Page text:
9 elements of metabolically healthy meals
The process of creating ideal meals will become much simpler once you are aware of the components of a diet that supports your metabolic pathways. Here are nine elements of metabolically healthy meals.
In general, metabolic health refers to how your body converts the food you ingest into energy. Healthy meals focus on creating a metabolically healthy body that efficiently creates and consumes energy rather than just keeping blood sugar levels steady. The process of creating ideal meals will become much simpler once you are aware of the components of a diet that supports your metabolic pathways. It's not necessary to eat the same thing every day if you're eating for metabolic health. On the other hand, more nutrients to support your health and well-being come from a more varied diet. (Also read: Ayurveda tips to improve metabolism; dos and don'ts you must remember )
Dr. Casey Means, MD and Chief Medical Officer, Levels, suggested nine elements of metabolically healthy meals, in her recent Instagram post.
1. Load up on micronutrients
Aim for more magnesium, zinc, selenium, and B vitamins, which are cofactors for metabolic health processes, including how the body handles glucose.
2. Get more fibre
Fibre feeds the gut microbiome, which has beneficial effects on metabolic health, such as improved glucose and insulin levels. It also keeps gut inflammation down, protects the gut's mucus membrane, and slows glucose absorption.
3. Include more antioxidants
Antioxidants protect against oxidative stress, which is linked to cancer and diabetes. Include more colourful plants, cruciferous and green veggies, and cold-water fish.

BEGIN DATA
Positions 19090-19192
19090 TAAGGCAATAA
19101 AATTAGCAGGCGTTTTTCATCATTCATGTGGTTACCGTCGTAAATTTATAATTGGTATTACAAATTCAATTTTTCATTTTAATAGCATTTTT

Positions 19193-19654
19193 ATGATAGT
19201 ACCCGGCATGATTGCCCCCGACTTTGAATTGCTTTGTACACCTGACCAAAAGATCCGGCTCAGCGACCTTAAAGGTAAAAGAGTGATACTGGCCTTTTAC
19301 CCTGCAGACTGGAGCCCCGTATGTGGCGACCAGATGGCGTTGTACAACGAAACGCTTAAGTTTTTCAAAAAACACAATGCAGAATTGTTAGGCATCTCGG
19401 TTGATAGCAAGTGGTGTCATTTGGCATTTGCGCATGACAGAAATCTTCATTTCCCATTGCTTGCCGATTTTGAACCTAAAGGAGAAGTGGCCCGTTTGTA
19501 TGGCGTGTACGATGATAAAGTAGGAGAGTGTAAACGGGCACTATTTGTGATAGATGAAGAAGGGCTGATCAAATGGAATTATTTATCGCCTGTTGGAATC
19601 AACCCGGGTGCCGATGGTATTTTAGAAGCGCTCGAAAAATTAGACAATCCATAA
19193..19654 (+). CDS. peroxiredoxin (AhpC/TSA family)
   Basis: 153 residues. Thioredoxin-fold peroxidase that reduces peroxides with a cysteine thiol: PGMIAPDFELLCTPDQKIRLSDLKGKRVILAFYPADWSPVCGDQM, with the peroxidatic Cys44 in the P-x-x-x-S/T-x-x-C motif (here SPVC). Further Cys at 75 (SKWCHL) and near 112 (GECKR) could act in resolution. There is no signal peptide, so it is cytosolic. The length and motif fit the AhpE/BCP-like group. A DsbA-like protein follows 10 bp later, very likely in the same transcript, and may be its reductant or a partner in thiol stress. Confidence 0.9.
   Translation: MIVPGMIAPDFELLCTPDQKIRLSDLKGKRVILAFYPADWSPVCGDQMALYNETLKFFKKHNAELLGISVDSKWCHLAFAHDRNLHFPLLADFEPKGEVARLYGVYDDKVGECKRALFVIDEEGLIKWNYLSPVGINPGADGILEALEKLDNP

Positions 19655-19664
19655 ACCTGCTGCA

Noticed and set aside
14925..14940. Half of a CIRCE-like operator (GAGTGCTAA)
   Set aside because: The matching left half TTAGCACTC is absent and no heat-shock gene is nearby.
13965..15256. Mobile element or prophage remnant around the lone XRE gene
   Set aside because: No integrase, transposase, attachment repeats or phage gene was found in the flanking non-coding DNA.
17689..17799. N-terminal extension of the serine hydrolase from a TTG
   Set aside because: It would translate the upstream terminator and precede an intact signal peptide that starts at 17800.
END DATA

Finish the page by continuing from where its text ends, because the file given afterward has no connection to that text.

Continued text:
4. More omega-3 fats
Omega-3 fatty acids are key elements of cell structure, inflammatory pathways, and metabolic pathways. They contribute to the elasticity of your arteries. Add more fatty fish, chia seeds, flax, and walnuts.
5. Champion probiotic-rich fermented foods
A highly fermented food diet (6 servings/ day) steadily increases microbiota diversity and decreases inflammatory markers. Add kimchi, sauerkraut, low- sugar kombucha, unsweetened yogurts, tempeh and miso.
6. Minimize refined sugar and grains
It's important to focus on what we can add to our diets rather than subtracting. But we now eat more carbs as refined sugars and grains as much as 10X more than just 200 yrs ago.
7. Focus on food timing
Experiment with narrowing your eating window to 8-10 hrs during the day; fast for the rest. Avoid high-glycemic meals in the late evening. A narrow eating window promotes metabolic flexibility. And our bodies may be naturally more insulin resistant at night.
8. Combine foods optimally
Eating carbohydrates alone is likely to spike glucose more than if the carbs are eaten with fat and protein. Fibre helps too.
9. Choose organic when possible
Opting for organic when possible will help you avoid endocrine-disrupting chemicals. Frozen and canned organics can help make organic more affordable.